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His Message Is About the Media

Ex-Dead Kennedy Jello Biafra puts censorship center stage in his spoken-word shows.


"I'm not a guru," says Jello Biafra, rejecting a tag that's frequently applied to him as former leader of the pioneering punk band the Dead Kennedys and a persistent provocateur since the group disbanded.

The disdain in his voice makes it clear that although he criticizes the status quo, there's no magical cure for what ails American culture. Still, the self-described "big mouth" has a lot of ideas about what went wrong. These days, he delivers them mainly in spoken-word albums and performances (he'll be at the Palace tonight and the Glass House in Pomona on Saturday), and any other outlets that come along (he recently was a guest on ABC's "Politically Incorrect").

His shows can last more than four hours, and they usually include readings of his printed works, as well as a lengthy "talk on censorship" covering whatever related material he chooses on any given night.

"So much to say, so little time," says the 40-year-old Biafra, whose real name is Eric Boucher. "With so much important information being omitted by corporate media these days, I can talk about anything I want, because in all likelihood it has been censored through omission."

What the media aren't telling people is a cornerstone of Biafra's show, as well as his fifth spoken-word album, the three-disc "If Evolution Is Outlawed, Only Outlaws Will Evolve," released last year by his long-standing Alternative Tentacles label.

His battle with censorship began in 1986, when the Dead Kennedys were charged with distribution of harmful matter to minors for including an allegedly obscene poster by Swiss artist H.R. Giger in their album "Frankenchrist." The charges were dropped when a Los Angeles jury deadlocked after a four-day trial, but the band broke up.

"[A lot] of taxpayers' money was wasted trying to destroy my label and throw me in the slammer," Biafra says. But as a result, he adds, he is taken more seriously. "Instead of rock 'n' roll or punk-underground shoptalk, I get asked questions about real things."

With the Dead Kennedys, noted for bringing Sex Pistols-style political consciousness to American punk, Biafra addressed like-minded souls who scoffed at MTV and (mostly) understood the Swiftian humor behind such songs as "Kill the Poor." Now he uses his vengeful sense of humor and knack for absurd drama on targets ranging from the death penalty to the drug war.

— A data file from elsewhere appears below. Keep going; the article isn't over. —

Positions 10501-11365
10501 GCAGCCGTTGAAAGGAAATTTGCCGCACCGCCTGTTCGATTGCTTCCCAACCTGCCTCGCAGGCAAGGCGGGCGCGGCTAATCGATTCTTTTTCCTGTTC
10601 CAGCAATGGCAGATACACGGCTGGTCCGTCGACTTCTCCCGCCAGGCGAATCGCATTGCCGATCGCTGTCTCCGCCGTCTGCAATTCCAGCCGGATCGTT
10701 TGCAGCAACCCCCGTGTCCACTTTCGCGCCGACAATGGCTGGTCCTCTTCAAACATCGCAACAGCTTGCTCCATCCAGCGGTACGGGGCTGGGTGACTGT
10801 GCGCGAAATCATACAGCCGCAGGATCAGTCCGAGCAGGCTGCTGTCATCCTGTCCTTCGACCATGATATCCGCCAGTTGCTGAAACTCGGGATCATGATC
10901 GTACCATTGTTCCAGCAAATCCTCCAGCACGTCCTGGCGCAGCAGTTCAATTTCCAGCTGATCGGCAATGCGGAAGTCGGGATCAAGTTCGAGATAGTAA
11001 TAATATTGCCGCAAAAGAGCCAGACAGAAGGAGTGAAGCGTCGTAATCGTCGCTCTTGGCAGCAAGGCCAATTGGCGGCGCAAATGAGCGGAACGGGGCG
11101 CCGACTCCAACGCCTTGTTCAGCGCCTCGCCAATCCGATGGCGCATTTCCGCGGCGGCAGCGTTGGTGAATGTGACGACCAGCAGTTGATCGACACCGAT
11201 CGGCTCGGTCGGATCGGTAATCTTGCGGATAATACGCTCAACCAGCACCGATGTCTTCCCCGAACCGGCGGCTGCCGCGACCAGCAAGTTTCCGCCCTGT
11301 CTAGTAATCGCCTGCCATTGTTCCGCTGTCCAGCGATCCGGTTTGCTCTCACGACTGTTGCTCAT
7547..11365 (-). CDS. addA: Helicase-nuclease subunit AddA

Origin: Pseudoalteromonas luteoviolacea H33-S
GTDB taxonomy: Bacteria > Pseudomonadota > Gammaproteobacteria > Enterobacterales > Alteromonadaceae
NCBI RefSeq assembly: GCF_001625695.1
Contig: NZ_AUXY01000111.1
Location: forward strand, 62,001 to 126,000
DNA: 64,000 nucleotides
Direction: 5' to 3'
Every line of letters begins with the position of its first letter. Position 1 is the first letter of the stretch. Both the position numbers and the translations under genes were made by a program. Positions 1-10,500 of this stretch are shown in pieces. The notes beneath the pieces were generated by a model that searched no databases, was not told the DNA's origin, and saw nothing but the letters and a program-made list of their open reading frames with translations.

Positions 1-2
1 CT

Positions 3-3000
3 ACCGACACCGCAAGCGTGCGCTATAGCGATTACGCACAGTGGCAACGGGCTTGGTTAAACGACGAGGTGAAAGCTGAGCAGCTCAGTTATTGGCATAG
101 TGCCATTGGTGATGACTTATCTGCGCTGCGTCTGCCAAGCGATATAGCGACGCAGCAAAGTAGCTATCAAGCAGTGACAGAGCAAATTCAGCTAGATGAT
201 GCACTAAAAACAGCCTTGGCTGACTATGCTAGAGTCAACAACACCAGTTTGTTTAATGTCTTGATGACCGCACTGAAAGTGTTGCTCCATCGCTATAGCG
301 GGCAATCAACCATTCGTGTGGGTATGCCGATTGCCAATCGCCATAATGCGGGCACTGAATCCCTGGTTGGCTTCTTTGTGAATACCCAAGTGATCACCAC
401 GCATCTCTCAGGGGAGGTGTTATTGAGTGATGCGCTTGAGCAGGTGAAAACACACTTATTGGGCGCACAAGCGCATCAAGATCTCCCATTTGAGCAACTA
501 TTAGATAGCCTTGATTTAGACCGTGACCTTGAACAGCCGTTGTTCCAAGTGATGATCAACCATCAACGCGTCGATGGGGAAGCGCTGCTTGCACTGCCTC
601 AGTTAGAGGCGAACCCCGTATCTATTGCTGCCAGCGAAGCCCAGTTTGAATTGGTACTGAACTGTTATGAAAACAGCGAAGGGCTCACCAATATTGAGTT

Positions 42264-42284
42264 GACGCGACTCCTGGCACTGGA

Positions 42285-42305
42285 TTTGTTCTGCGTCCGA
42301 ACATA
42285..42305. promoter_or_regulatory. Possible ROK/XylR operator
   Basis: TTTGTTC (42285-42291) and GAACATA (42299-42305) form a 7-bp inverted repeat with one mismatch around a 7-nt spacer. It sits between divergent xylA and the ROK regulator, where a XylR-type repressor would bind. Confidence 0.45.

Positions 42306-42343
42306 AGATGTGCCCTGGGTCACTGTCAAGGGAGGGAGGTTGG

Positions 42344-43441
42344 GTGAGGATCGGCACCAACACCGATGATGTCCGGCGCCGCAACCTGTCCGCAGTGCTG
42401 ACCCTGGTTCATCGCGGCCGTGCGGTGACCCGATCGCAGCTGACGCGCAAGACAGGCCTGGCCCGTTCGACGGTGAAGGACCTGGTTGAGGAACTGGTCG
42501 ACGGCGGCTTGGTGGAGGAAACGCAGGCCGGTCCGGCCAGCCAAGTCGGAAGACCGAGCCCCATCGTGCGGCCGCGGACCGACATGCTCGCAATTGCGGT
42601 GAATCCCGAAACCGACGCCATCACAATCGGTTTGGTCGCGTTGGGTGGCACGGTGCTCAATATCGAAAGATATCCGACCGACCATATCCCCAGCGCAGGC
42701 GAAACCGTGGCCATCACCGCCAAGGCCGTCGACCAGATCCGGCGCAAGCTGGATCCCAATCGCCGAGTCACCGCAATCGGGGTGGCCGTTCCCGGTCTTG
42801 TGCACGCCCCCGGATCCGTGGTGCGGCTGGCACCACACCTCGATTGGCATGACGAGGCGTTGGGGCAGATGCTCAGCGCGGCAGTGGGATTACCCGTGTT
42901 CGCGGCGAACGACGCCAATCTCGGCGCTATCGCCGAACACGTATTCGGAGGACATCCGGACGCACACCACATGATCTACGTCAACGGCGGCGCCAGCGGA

Whether listeners accept Biafra's views depend on political and moral beliefs, but when it comes to fundamentals, he heaps disgust on both major parties. " People of different political stripes are frustrated at the same things," he says. " 'Why can't I put food on the table the way I'd like to or the way I used to?' And the Rush Limbaugh types who get frustrated people to point fingers at each other and pick on groups that are already oppressed. But a lot of people are starting to see through that."

Some will find extreme his ideas that corporations and government discourage people from thinking about larger issues by using television and the Internet to keep us "over-bombarded with facts, not all of them useful." Still, it's hard to argue when he says that there are far bigger things to worry about than Monica Lewinsky and O.J. Simpson. Biafra's too much of a realist to offer any magic solutions, but he insists people can make a difference by publishing their own magazines and getting in the habit of thinking for themselves. One of his pieces, "Wake Up and Smell the Noise," essentially urges us to visualize success, asking, "What if you fight the power and it really does fall? Then what do you do?"

Adds Biafra, "It's time everybody, in their own way, started thinking about that."


Jello Biafra, tonight at the Palace, 1735 N. Vine St., 8 p.m. $10. (323) 462-3000. Also Saturday at the Glass House, 200 W. 2nd St., Pomona, 8 p.m. $10. (909) 469-5800.

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